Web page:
Impending Economic Meltdown, or Overhyped Financial Media Circus?

As longtime readers will know, I am not a fan of most forms of financial media — the majority of the sector has been bastardized into sensationalist journalism at its very worst. At its core this is driven by the motivation to profit off viewers’ attention utterly dwarfing what should be by far the primary professional and personal responsibility of financial commentators: to inform. Which should be done by providing information that is as accurate and in-depth as possible, giving actionable advice which is in the clear best interests of their viewers, and drawing a clear distinction between facts, educated speculation, and pure conjecture.

Unfortunately, the end result of this near-complete degradation of integrity is that most financial media has devolved into something akin to sports coverage. Just as you can tune into ESPN and watch commentators break down every little play on the field, so too can you tune into financial pundits on a variety of platforms who break down every little move in the markets. Both would like to convince you that they know exactly what happened in the past and why, and also can convincingly tease out what will happen in the future. The material impact to somebody listening to each respective commentator couldn’t be more lopsided; the outcome of a sports game versus one’s life savings.

It’s primarily entertainment, meant to keep peoples’ eyeballs on the screen (read: generate ad revenue). 24/7 media coverage is completely unnecessary for financial news, as the majority of daily events in financial markets can be digested with a handful of numbers. This needs to be padded with a lot of filler to stretch it into hours of video content or dozens of articles streaming out of the same outlet per day. The public’s interaction with actual economists and financial experts in this system is always controlled through the “official mediators,” which for the most part consists of journalists who just happen to speak or write about finance.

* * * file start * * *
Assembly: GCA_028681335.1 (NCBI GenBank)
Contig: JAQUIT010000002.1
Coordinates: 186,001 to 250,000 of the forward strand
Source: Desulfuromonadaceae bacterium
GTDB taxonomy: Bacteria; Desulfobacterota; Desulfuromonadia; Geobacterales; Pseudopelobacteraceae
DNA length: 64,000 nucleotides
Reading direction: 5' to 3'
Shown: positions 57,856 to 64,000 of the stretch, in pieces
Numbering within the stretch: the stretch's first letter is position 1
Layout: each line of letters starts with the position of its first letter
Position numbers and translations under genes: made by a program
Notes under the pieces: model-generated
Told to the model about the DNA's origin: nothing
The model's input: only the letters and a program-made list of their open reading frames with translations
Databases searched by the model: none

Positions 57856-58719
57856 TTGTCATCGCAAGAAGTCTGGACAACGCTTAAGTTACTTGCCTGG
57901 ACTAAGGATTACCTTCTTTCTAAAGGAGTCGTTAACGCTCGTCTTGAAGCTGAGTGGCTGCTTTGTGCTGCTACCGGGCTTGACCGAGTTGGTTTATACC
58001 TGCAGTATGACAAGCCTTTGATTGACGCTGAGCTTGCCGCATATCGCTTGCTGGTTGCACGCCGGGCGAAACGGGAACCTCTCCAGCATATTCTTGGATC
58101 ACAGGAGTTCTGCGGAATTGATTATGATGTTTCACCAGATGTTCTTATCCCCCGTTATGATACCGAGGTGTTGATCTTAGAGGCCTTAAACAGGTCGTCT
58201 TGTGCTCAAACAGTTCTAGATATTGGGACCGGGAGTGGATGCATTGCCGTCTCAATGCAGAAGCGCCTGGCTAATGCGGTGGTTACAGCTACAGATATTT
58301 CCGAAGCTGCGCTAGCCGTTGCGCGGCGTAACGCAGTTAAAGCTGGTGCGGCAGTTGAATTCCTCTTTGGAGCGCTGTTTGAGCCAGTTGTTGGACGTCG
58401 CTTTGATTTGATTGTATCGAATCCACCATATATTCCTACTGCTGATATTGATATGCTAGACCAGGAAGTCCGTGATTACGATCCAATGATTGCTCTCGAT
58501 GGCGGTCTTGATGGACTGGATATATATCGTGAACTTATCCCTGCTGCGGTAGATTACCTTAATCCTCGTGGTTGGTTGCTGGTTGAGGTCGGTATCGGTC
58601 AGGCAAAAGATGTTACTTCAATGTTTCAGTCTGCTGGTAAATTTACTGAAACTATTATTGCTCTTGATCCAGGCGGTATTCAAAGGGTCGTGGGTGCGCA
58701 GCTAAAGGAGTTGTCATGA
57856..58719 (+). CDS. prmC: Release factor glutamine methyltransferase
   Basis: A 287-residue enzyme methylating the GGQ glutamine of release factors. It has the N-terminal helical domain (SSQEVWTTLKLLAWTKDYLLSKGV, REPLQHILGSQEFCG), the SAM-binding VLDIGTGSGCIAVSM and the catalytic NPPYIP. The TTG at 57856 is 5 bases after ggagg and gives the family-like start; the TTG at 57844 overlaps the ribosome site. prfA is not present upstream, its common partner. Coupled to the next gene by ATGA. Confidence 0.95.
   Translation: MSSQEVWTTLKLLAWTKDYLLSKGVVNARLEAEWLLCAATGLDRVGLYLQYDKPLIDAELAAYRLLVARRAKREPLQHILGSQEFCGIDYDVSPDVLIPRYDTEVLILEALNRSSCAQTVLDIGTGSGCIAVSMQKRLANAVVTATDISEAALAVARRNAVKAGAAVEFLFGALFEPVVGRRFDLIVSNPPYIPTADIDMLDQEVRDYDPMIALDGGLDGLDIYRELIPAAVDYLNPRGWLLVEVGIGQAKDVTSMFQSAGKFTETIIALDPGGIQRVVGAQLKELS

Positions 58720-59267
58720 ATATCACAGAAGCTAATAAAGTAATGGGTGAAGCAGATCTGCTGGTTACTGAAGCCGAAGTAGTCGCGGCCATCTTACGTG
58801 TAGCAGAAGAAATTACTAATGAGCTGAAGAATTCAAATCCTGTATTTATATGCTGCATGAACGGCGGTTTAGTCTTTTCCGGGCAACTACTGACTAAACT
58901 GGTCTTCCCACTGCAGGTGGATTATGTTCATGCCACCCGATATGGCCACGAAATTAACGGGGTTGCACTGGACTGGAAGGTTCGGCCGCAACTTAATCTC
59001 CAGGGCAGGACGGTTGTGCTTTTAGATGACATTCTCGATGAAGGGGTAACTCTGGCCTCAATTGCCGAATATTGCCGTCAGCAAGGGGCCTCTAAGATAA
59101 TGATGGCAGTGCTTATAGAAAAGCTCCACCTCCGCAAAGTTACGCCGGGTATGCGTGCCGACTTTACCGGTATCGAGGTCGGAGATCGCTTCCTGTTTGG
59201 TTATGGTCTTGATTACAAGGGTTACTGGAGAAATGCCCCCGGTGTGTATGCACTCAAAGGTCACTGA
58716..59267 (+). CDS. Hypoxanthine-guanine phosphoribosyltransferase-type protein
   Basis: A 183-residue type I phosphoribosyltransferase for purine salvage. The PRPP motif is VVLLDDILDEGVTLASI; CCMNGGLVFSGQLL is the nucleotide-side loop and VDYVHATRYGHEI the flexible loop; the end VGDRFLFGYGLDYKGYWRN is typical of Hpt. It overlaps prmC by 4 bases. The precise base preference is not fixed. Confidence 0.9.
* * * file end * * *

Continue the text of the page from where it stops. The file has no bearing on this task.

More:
Sometimes we get a sentence or three from actual economists, but the main purpose of this is to build authority on behalf of the uncredentialed journalist who then uses their own shallow understanding of the topic to spew several paragraphs of tangential, overly simplified nonsense. These financial media mouthpieces are never required to share their own personal finances when giving advice, to show their own portfolio performance when advising on investments, or forced to have their claims held to any real argumentative rigor. It’s a walled garden where detractors on the outside can only occasionally get through a muffled shout. The mainstream financial media has been very careful not to give a soapbox to anybody who will tell their viewers just how little attention that they should be paying to these platforms.

So it follows that those who find their way to several branching schools of thought centered on buy-and-hold index fund investing often choose to ignore financial media altogether. This of course started with Jack Bogle, founder of Vanguard and inventor of the index fund. In The Little Book of Common Sense Investing, Bogle writes, “My advice to investors is to ignore the short-term noise of the emotions reflected in our financial markets and focus on the productive long-term economics of our corporate businesses.”

Fans of Bogle and followers of his investment philosophy are known as Bogleheads, who collectively boiled this quote down into a simple mantra to “ignore the noise.” The Bogleheads group was informally established in 1998 when Morningstar created the Vanguard Diehards Forum, and the group later migrated to While the Bogleheads mostly believe in a traditional, conservative retirement, their general investing philosophy of buying and holding low cost index funds would form the core of the FIRE movement’s investment advice.

These buy-and-hold investors are sufficiently convinced that attempting to actively trade in the stock market has historically led to underperformance even by the vast majority of fund manager “professionals,” and furthermore understand that index fund investors mathematically must achieve above-average returns compared to the average investor. Armed with this knowledge, game theory dictates that the rational investor should never attempt to time the market.